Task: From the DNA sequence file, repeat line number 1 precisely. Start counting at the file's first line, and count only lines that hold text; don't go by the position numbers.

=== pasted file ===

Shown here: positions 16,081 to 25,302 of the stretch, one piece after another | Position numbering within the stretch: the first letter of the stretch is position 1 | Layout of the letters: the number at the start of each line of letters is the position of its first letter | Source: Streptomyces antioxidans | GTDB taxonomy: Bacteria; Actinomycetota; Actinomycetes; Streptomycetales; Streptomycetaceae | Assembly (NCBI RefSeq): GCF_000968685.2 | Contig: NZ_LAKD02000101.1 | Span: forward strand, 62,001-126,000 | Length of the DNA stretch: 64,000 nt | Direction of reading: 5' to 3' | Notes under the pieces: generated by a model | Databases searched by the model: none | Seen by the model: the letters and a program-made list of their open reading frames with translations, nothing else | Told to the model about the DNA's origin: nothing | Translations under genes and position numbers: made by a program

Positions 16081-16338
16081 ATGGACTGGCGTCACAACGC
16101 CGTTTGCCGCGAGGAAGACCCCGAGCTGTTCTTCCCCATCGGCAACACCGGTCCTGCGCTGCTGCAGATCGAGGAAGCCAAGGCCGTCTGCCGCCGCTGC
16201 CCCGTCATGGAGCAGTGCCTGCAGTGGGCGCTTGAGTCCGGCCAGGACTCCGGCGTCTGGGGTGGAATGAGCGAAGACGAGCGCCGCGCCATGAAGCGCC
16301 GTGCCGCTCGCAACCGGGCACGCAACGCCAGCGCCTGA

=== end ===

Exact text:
Shown here: positions 16,081 to 25,302 of the stretch, one piece after another | Position numbering within the stretch: the first letter of the stretch is position 1 | Layout of the letters: the number at the start of each line of letters is the position of its first letter | Source: Streptomyces antioxidans | GTDB taxonomy: Bacteria; Actinomycetota; Actinomycetes; Streptomycetales; Streptomycetaceae | Assembly (NCBI RefSeq): GCF_000968685.2 | Contig: NZ_LAKD02000101.1 | Span: forward strand, 62,001-126,000 | Length of the DNA stretch: 64,000 nt | Direction of reading: 5' to 3' | Notes under the pieces: generated by a model | Databases searched by the model: none | Seen by the model: the letters and a program-made list of their open reading frames with translations, nothing else | Told to the model about the DNA's origin: nothing | Translations under genes and position numbers: made by a program